- are breastfeeding or planning on breastfeeding
- have a heart condition, such as congenital long QT syndrome
- have hemophilia
- have a condition related to high blood sugar, such as hyperglycemia or diabetes
- have hypokalemia
- have a medication allergy to Kaletra, lopinavir, or ritonavir
- have a liver condition such as hepatitis B or hepatitis C
- are pregnant or are planning on becoming pregnant
- disulfiram (Antabuse)
- afuzosin (Uroxatral)
- ergot derivatives, such as ergotamine tartrate (Cafergot, Migergot, Ergomar, Ergostat, Medihaler, Ergotamine, Wigraine, Wigrettes), dihydroergotamine mesylate (D.H.E. 45, Migranal), and methylergonovine (Methergine)
- GI motility agents, such as cisapride (Propulsid, Quicksolv)
- neuroleptic agents, such as pimozide (Orap)
- rifampin (Rifadin, Rifamate, Rifater, Rimactane), a broad-spectrum antibiotic
- non-nucleoside reverse transcriptase inhibitors (NNRTIs) used to treat HIV, including nevirapine (Viramune)
- sildenafil (such as Viagra)
- sedatives such as midazolam (Versed) and triazolam (Halcion)
- statin drugs, such as lovastatin (Mevacor and Altoprev), simvastatin (Zocor), and atorvastatin (Lipitor)
- heart rate changes, such as the slowing of the heart rate
- hepatotoxicity, such as acute hepatitis, that affects your liver functioning; symptoms of this condition include dark urine, decrease in appetite, fatigue, yellowing skin, nausea, and tenderness over the liver.
- hemophilia or increased bleeding
- hyperglycemia, including diabetic ketoacidosis where blood sugar levels can reach dangerously high levels.
- immune reconstitution syndrome, a condition that causes an inflammatory response in viruses in the blood, such as pneumonia or tuberculosis
- severe skin reactions that include skin changes accompanied by aching joints, fatigue, and blistering
- fat redistribution where body fat moves to different areas of the body, such as the back of the neck, while the legs and arms become thinner
- abdominal pain
- facial swelling
- flu-like symptoms
- increased risk for high triglyceride/cholesterol levels
Brand Name: Kaletra
Generic Name: Lopinavir/ritonavir
Physicians prescribe Kaletra in combination with other medications to treat HIV. The U.S. Food and Drug Administration (FDA) has approved Kaletra for use by patients aged 14 and older. Kaletra is two separate drugs, lopinavir and ritonavir, that belong to a medication class known as protease inhibitors.
Read the FDA description of Kaletra.
Kaletra works by blocking protease enzymes that are present in HIV. The lopinavir in the medication works to keep the viruses from duplicating. The ritonavir in the medication does not act against HIV, but instead works with the body to maintain steady levels of lopinavir, thus maximizing that drug’s effectiveness. Kaletra is not a cure for HIV or AIDS, but it is a way to slow HIV’s progression.
In tablet form, Kaletra can be taken with or without food. In oral suspension or capsule form, Kaletra should be taken with food.
This information is a summary. Before starting this medication, discuss questions with your healthcare provider and make sure you understand dosage instructions.
Tell your doctor before taking Kaletra if you:
Always tell your physician about any prescription medications or herbal remedies you are taking.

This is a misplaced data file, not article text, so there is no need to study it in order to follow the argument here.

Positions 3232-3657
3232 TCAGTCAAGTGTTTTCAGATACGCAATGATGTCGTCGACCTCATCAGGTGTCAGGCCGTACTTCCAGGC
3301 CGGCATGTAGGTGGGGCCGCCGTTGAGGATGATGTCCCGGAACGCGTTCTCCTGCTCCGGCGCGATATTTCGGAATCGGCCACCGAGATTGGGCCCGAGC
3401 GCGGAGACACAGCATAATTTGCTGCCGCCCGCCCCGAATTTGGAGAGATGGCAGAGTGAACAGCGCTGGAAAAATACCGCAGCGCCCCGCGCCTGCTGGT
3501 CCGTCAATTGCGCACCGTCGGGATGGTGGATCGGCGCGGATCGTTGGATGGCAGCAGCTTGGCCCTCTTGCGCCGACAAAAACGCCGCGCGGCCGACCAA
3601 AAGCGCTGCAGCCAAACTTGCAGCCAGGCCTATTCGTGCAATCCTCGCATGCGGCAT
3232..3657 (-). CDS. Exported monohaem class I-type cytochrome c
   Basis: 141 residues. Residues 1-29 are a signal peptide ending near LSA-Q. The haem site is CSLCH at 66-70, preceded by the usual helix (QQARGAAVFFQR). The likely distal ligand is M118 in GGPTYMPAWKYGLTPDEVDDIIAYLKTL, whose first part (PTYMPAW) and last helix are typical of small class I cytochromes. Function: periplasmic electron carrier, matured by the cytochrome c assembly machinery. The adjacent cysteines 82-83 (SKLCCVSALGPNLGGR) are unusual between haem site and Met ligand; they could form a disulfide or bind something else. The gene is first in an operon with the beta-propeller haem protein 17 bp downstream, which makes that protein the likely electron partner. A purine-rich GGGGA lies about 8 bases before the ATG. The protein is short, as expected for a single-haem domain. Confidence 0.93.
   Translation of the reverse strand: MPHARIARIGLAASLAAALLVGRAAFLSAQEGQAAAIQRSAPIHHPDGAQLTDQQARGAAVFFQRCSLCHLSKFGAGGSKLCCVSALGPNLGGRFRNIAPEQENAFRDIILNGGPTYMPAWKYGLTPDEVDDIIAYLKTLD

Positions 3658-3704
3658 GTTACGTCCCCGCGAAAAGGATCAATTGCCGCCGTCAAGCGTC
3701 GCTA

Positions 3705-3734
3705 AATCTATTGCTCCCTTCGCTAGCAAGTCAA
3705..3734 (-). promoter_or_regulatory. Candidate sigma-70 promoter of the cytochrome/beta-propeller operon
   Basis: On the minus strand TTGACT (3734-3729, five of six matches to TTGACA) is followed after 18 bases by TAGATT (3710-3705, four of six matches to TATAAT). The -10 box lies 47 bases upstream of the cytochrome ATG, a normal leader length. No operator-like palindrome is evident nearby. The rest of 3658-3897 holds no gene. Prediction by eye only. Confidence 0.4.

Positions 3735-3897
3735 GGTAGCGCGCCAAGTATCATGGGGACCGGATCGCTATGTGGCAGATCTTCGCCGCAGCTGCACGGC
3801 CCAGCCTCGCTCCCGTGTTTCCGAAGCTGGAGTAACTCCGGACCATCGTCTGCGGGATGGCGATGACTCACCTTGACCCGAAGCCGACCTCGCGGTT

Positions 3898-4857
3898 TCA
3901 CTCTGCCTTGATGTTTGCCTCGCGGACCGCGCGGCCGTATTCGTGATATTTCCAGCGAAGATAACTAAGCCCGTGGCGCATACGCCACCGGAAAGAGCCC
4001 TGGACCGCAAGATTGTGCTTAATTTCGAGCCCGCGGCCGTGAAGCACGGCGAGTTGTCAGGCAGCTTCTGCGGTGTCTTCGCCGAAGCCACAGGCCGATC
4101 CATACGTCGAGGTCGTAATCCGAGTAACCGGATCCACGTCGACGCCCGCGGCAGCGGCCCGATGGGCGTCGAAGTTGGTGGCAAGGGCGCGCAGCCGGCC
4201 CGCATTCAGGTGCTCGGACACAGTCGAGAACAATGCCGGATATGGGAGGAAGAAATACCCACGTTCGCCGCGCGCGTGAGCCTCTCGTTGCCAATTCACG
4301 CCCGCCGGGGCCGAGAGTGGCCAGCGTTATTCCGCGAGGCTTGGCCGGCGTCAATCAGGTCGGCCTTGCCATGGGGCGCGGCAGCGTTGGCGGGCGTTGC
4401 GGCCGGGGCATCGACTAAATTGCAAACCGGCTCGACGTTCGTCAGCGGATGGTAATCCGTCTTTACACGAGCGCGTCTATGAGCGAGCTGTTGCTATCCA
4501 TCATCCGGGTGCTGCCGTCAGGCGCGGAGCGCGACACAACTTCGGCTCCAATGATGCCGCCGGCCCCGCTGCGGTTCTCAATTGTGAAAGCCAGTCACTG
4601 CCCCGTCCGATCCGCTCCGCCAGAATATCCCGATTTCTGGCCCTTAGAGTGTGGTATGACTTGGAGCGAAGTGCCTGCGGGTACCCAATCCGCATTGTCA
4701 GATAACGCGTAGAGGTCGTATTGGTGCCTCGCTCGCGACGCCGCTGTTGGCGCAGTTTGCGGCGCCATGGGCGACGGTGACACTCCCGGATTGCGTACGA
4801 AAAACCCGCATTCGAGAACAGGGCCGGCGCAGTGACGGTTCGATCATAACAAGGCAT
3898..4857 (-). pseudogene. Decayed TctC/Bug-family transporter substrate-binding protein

Medications that can adversely interact with Kaletra include:
The following are severe and emergent side effects of these medications. Contact your medical provider immediately if you experience:
The following side effects may occur but do not usually represent an emergency. Discuss them with your doctor or healthcare professional if they continue or are bothersome.
This list may not describe all possible side effects. Call your doctor or healthcare provider for advice about side effects. You may report side effects to the FDA at 1-800-FDA-1088.
The FDA classifies Kaletra in category C, meaning the effects on an unborn baby are unknown. Always notify your physician if you are pregnant or thinking of becoming pregnant before taking Kaletra.
Some forms of birth control pills or patches may not work as well if they are used at the same time as Kaletra. Discuss your birth control options with your doctor before taking Kaletra.
Kaletra’s manufacturer says that mothers should not breastfeed while taking Kaletra.
Note that liquid Kaletra contains a very small amount of alcohol, which cannot be combined with the drug used to treat alcoholism known as Antabuse (disulfiram). Combining even small amounts of these two preparations can have serious side effects.
Storage for Kaletra depends upon the type of preparation. For example, Kaletra tablets should be stored at room temperature, which is between 59 and 86 degrees Fahrenheit (15 to 30 degrees Celsius). However, oral solutions and capsules of Kaletra should be stored in a refrigerator between the temperatures of 36 and 46 degrees Fahrenheit (2 to 8 degrees Celsius). Once opened, the oral suspension of Kaletra should be used within two months.
Remember, keep this and all other medicines out of the reach of children, never share your medicines with others, and use this medication only for the indication prescribed.
FDA Warning: Serious health problems that have been reported in premature babies receiving lopinavir/ritonavir (Kaletra) oral solution. Lopinavir/ritonavir oral solution contains the ingredients alcohol and propylene glycol. Premature babies may be at increased risk for health problems because they have a decreased ability to eliminate propylene glycol; this could lead to adverse events such as serious heart, kidney, or breathing problems. Because the consequences of using lopinavir/ritonavir oral solution in babies immediately after birth can be severe or possibly fatal, the label is being revised to include a new warning.
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